Ever since news came out that the US military is ditching sit-ups and ab crunches for planks in their training programs, my clients have been asking me if they should be ditching them too. You may also be wondering if you should stop doing crunches. So, here’s a little Ab Strengthening 101 to help you sort fact from fiction and make sound decisions on how to strengthen your core safely.
When considering strength training for any muscle group, we have to ask ourselves what is the primary function of the muscle group because knowing this will tell us the most effective and safe way to train it. In this case, abdominal muscles are a set of muscles layered in the abdomen – rectus abdominis, transverse abdominis and internal and external obliques – that are themselves part of the group known as the core. The rest of the core, erector spinae and multifidi, are muscles that run along both sides of the spinal column. The primary purpose of the core is stabilization.
A strong core provides optimal stabilizing to absorb stresses so that the muscle groups that are designed for movement – such as the hips and shoulders – can function properly and without unnecessary strain. In the abdomen, the deepest muscles, the transverse abdominis, form a box of horizontal fibers that are most responsible for the bracing function. What that tells us is the core muscles as a whole, and the transverse abdominis specifically, are best (and safest) strengthened through a stabilizing function rather than through movement. This should bring to mind such exercises as planks, glute bridges, stability ball work and many yoga poses.
Secondarily, these muscles are also responsible for small movements that are generated at the torso: twisting and lateral flexion (bending sideways at the waist to get in or out of a car), flexing the abdomen (getting up from lying on your back) and extending the back (reaching for something overhead). Bicycle crunches, ab curls/modified crunches and supermans are strengthening exercises that mimic each of these functional movements, respectively.
But these are targeted strengthening movements. Unlike planks and other core stabilizing strengthening exercises that work all muscles of the core, bicycle crunches work the obliques in isolation, ab curls/crunches work the rectus abdominis in isolation and supermans work the erector spinae and multifidi in isolation. Working only one set of a muscle group in isolation creates an imbalance where the other muscles become weaker over time. If you want to avoid this imbalance, you must either do whole core exercises (such as planks) or do a series of exercises to target each of the core muscles in isolation.
Risk vs Reward
All exercise has risk. Some are riskier than others. And this is what the military took into consideration when deciding how best to build a strong core during training. Here are common abdominal strengthening exercises listed from most risky to least risky in terms of injury, particularly to the lower back and neck:
- Sit ups: repeatedly lifting entire torso from floor to seated position and lowering back to floor
- Full Abdominal Crunches: repeatedly lifting head, neck & upper back off floor and lowering back to floor (pictured above)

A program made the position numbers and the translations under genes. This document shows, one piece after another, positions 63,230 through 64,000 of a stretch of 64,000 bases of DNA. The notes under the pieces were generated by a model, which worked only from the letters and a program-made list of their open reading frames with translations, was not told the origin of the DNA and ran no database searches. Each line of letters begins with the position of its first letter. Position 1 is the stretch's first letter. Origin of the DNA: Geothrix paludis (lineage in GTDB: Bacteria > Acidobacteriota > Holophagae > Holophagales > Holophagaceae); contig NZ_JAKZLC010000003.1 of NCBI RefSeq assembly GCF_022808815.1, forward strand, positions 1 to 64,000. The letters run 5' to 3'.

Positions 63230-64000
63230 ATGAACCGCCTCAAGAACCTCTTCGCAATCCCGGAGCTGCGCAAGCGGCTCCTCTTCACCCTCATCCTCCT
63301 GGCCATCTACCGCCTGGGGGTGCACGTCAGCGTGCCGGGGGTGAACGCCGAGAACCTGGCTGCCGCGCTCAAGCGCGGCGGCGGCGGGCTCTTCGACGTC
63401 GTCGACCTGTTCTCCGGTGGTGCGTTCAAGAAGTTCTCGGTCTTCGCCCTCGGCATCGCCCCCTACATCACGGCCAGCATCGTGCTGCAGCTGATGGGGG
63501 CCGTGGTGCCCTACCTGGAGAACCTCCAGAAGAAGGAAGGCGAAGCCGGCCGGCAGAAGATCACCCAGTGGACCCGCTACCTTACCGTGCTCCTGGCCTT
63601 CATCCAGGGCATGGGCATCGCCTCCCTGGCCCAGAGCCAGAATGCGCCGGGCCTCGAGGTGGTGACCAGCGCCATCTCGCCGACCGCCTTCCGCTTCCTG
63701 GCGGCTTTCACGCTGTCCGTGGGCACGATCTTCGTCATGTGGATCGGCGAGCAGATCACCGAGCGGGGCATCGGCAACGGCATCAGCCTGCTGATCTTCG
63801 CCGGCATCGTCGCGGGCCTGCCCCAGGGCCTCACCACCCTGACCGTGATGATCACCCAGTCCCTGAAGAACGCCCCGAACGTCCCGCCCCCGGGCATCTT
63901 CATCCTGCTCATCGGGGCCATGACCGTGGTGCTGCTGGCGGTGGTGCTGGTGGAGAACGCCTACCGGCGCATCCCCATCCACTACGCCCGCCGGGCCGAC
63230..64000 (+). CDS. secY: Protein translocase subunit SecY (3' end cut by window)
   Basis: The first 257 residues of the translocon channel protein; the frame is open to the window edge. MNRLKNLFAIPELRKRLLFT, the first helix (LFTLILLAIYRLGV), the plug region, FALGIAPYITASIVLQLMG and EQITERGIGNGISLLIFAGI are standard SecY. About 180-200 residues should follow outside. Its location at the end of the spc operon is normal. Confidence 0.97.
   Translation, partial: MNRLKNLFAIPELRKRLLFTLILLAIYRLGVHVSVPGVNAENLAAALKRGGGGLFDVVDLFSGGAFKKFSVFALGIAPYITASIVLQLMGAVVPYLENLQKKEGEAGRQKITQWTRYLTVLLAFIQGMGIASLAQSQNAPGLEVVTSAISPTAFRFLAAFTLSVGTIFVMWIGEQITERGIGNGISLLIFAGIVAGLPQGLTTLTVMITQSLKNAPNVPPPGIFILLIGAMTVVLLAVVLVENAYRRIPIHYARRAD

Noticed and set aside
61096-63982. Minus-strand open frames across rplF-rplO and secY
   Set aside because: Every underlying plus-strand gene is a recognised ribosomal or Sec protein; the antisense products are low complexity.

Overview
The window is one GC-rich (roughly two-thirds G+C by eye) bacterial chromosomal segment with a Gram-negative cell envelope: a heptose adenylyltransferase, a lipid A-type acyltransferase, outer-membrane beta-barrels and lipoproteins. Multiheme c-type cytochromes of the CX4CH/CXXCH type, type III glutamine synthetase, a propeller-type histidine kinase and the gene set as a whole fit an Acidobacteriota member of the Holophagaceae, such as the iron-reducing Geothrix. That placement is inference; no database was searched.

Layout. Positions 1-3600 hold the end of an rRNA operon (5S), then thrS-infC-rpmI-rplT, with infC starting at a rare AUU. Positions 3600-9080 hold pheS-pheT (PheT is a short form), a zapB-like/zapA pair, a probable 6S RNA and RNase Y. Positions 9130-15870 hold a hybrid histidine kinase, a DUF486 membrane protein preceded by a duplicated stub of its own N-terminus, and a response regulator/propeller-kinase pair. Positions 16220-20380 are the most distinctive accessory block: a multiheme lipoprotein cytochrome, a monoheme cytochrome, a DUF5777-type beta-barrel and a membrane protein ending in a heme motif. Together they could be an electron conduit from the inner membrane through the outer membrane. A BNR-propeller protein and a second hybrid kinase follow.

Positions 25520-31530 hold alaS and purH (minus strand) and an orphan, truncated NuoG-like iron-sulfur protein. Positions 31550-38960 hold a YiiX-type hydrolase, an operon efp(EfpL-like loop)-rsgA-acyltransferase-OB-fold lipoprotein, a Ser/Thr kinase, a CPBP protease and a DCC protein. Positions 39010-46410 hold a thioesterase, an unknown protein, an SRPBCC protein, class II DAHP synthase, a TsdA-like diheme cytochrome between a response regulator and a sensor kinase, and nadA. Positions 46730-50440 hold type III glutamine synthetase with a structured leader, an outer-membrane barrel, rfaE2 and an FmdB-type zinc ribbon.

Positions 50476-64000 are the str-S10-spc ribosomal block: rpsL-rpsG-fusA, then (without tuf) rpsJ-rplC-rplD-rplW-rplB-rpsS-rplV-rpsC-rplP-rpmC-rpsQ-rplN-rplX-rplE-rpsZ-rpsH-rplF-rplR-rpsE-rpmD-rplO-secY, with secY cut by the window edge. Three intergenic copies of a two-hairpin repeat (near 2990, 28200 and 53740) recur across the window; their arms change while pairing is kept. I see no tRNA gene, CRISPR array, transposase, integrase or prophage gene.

- Ab Curls/Modified Crunches: shoulders stay lifted off the floor by bracing the abs with repeated small pulses/crunches in this position (pictured below)
- Bicycle Crunches: assume same position as curls with torso twisting from side to side
- Planks: either on forearms or hands as well as side planks (forearm plank 2nd picture below)
And, of course, what is the point of exercise without reward? Exercise scientists have used monitoring devices to detect muscle engagement during abdominal exercises to measure which exercises engage the most muscle fibers and, therefore, strengthen the targeted muscles best. The following are the same common abdominal strengthening exercises listed from least effective to most effective, also listed are all the core muscles that are worked in each exercise:
- Sit Ups: mostly transverse abdominis
- Full Abdominal Crunches: mostly rectus abdominis
- Ab Curls/Modified Crunches: rectus abdominis and transverse abdominis
- Bicycle Crunches: obliques and transverse abdominis
- Planks: transverse abdominis, rectus abdominis, obliques, erector spinae and multifidi
And this explains why the military made the decision they did – planks strengthen all the muscles of the core equally, more efficiently and with less risk for back and neck injury than sit ups or crunches.
No one should do sit ups or full abdominal crunches. Neither has shown any real benefit to core strengthening but both are associated with a high risk of lower back and neck pain and injury.
I personally see a value in ab curls/modified crunches and bicycle crunches in that they do strengthen muscles that are responsible for functional trunk movement. But they must be done with perfect form and in conjunction with back strengthening exercises (such as supermans and birddog) as well as whole core exercises, like planks, in order to be safe and effective. If, however, you already have lower back or neck problems, I recommend using other exercises to strengthen the core that won’t put undo stress on the spine.
Keep in mind that planks done incorrectly can cause serious injury as well. As with all strength-training exercises, quality is more important than quantity. Perfect form is the best insurance against injury. Click here for visual and written instructions from ACE Fitness on performing the exercises listed in this blog as well as more suggestions for ab and core strengthening exercises.